And hell, PyPI was named first :)
My HTPC components arrived on Tuesday. I went out and bought a Dremel yesterday and spent last night putting all the hardware together (well, and pulling some of the hardware apart ;)
After reading many articles and forum posts on the subject, I decided to just go ahead an cut out the grille at the back of the box:
I then placed all the parts into the box (sorry, I was so caught up I forgot to take photos)... with the result being:
The last shot is of the new box next to my current midi-tower desktop. The Shuttle boxes are really quite amazing to work with. They're really well-designed inside. Every component was easy to install and there's plenty of cable clips to keep things tidy. The box comes with a split (smaller) ATA cable for the optical drive already routed and clipped to the box. My only concern was with the SATA power lead -- it seems too short and under some stress to get to the HD. Also, I managed to plug the SATA drive into channel 1 instead of channel 0, so it didn't come up (minor panic) and moving that plug without taking out the whole drive chassis was difficult.
I tried to install Knoppmyth but it only supports /dev/hda as an install target, not /dev/sda. I need to get some more writeable CDs and then I'll try FC3 using this excellent and comprehensive HOWTO.
And boy, is the box quiet. When running, I can't hear it. Admittedly, my current desktop is quite noisy, and it's right next to the new box at the moment, but still... Of course, I can't compare the sound level against what it would be with the back grille still in place, but I have read enough to know that it would be louder.
Final parts list:
- Shuttle SK83G Barebone PC w/VIA AMD64 Skt754 board
- AMD Sempron 3100+ CPU, Socket754
- AverTV DVB-T 771 digital terrestrial TV PCI card w/remote control
- Western Digital Caviar 200Gb Serial ATA drive, 8mb cache, 7200RPM
- PC-3200 512MB GeIL 184-pin DDR SDRAM CAS 2.5 w/blue heatspreader
- LG 4163BBK Black 16x DVD±R, 4x DVD+R DL, 6x DVD-RW, etc. ;)
- 1 tube Cooler Master "High Performance" thermal paste
Note the last entry. That was my only real surprise with the whole thing - the Shuttle, and its bundled heatpipe, didn't come with any sort of thermal paste or pre-applied thermal bonding agent (the heatsinks that came with the Sempron and my previous AthlonXP purchase, for example, both had the latter). Thermal paste kinda scares me - I hope I got the amount correct (I have nightmares now about having applied too much and it dribbling down onto the motherboard and causing a short).
So I'm finding myself working with Subversion's Python API. Shh, it's a secret. Kinda. Anyway, I've a couple of little gems to impart:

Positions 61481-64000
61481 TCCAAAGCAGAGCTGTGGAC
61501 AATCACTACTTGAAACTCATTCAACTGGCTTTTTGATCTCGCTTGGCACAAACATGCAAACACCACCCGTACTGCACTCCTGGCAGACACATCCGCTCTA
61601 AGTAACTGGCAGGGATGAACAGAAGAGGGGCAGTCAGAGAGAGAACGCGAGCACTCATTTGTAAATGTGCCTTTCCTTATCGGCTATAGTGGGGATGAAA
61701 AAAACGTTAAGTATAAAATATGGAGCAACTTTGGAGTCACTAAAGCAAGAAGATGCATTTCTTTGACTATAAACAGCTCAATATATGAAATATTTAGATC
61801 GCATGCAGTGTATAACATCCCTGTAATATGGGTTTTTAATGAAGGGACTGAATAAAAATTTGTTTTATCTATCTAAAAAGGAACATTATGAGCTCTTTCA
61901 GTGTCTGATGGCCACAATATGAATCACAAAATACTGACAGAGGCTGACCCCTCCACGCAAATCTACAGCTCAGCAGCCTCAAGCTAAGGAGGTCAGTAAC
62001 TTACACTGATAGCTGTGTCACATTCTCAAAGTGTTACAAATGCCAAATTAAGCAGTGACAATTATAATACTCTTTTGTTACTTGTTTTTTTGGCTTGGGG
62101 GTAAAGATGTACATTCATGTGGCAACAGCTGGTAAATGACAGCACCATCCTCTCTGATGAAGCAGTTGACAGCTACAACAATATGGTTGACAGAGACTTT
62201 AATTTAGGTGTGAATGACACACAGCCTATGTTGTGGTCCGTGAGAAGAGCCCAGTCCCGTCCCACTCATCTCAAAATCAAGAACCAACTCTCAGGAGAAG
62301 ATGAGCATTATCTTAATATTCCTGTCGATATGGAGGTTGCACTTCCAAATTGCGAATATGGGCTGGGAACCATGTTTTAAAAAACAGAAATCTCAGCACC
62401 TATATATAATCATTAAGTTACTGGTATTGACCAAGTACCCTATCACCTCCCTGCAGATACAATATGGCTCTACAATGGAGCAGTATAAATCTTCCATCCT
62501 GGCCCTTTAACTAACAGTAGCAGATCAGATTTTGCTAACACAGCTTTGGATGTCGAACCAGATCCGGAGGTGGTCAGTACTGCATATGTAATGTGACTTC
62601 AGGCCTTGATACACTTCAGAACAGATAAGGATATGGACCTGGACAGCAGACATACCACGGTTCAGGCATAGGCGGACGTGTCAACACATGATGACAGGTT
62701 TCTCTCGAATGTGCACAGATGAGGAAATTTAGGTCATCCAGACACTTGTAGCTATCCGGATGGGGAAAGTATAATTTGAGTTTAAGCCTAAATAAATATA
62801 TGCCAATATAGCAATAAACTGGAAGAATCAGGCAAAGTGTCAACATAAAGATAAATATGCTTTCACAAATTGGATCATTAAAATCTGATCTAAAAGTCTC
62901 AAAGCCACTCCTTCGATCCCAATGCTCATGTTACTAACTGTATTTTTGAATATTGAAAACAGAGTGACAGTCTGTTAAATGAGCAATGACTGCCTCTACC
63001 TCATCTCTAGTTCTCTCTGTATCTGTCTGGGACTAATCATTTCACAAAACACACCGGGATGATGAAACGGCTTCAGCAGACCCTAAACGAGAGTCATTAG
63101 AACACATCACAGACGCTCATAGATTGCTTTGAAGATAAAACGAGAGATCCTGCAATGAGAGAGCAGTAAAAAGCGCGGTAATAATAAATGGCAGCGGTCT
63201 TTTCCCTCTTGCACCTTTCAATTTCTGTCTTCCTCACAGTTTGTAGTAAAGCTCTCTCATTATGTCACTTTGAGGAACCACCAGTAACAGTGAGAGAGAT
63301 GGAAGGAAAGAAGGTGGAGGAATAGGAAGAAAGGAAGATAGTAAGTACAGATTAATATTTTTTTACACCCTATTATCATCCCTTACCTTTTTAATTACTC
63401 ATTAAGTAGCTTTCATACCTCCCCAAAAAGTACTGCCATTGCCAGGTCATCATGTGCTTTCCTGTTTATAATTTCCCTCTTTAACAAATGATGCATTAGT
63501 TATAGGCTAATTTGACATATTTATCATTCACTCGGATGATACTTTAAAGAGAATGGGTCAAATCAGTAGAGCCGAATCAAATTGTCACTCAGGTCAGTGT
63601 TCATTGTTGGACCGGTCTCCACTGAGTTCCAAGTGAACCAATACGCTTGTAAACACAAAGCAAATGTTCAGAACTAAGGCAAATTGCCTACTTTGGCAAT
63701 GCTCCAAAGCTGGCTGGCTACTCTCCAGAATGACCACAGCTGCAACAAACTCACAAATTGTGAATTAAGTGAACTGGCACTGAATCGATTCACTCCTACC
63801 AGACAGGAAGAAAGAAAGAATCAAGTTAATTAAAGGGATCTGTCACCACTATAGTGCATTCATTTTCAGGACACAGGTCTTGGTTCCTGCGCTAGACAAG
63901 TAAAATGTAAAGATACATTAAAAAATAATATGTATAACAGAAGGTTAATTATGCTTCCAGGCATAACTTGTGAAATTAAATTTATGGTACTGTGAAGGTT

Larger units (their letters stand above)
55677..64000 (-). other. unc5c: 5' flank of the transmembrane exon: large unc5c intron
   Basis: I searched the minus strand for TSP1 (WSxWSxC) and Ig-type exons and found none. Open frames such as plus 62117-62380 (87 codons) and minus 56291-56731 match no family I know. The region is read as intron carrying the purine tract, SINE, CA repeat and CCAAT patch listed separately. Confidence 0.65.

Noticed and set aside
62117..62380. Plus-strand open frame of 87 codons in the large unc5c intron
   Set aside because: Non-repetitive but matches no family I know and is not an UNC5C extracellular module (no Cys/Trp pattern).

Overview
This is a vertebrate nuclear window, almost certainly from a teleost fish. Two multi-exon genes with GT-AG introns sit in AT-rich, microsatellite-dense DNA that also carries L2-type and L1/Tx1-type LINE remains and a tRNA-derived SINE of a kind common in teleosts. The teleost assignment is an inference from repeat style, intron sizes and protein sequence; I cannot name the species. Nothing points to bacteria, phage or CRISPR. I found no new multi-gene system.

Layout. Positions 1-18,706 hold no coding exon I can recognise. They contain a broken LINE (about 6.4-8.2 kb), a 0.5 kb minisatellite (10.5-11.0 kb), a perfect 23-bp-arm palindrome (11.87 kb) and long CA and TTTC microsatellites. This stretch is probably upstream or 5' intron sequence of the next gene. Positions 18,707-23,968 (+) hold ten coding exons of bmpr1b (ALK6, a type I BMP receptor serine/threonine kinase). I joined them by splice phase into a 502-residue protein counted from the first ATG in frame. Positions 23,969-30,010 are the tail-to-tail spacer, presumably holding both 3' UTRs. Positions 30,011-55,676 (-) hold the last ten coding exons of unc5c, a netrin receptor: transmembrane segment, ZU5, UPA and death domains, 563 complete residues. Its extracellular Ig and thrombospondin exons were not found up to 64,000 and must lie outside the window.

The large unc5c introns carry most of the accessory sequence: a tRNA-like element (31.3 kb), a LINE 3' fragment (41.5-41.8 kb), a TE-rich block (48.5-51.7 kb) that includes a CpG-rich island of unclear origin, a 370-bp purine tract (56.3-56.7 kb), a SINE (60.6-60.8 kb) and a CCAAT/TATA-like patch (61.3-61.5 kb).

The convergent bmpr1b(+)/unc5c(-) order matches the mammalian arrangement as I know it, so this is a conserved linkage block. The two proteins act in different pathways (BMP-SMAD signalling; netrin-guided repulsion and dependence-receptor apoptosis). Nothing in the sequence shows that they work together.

- When building Subversion, you will need to
configure && make && make installand
make swig-py && make install-swig-py. You will then need to add
/usr/local/lib/svn-python/to your PYTHONPATH (typically). See
subversion/bindings/swig/INSTALLin the Subversion source for full notes.
- From the beginning,
import loggingand use a top-level exception handler, as you're not going to get any debug information out of Subversion when you test using an
svn commit. You can fake the environment that Subversion runs hooks in, but you really need to run an
svn committo be sure.
- Don't use the OS X download from http://www.codingmonkeys.de/mbo if you want the Python bindings. And I've forgotten how to uninstall packages, so I've not tried the death-of-a-thousand-cuts install provided by http://www.wsanchez.net/blog/ yet (of course I'm grateful to both people for even packaging the software - I tried for about an hour to compile it manually with no luck). Update: the wsanchez packages don't include the python bindings either. Now attempting to compile from soruce.
So I wrote a bunch of "hook" code on the train this morning, but I can't actually test it until I get home to my Linux desktop. If anyone knows of any actual documentation for writing hooks, I'd be very grateful, as at the moment I'm guessing a lot. I also have to chuckle at the memory pools being passed around. Man, I so don't miss coding in C :)
Update: Some people didn't notice the comment at the end of this post: I am not interested in new name sugggestions, thankyou!
Thanks everyone who's thrown their ideas into the mix. Here's the list of potential names for PyPI, drawn from a number of sources, limited to only those which had "seconds":
- MOPP (Ministry of Python Packages)
Personally, I'd rather not go with eggs or eggcrate, as that's only one of the formats of binary distribution (even if it might take over the Python binary distribution world). Pylon is just a little too obscure for me. PyPI is definitely out, given some feedback about potential misunderstandings ;). A number of us really don't like anything resembling CPAN. So the list really is:
- MOPP (Ministry of Python Packages)
Of those three, I'm tied between the last two. Anyone want to help me? Note that I'm not interested in new suggestions at this point :)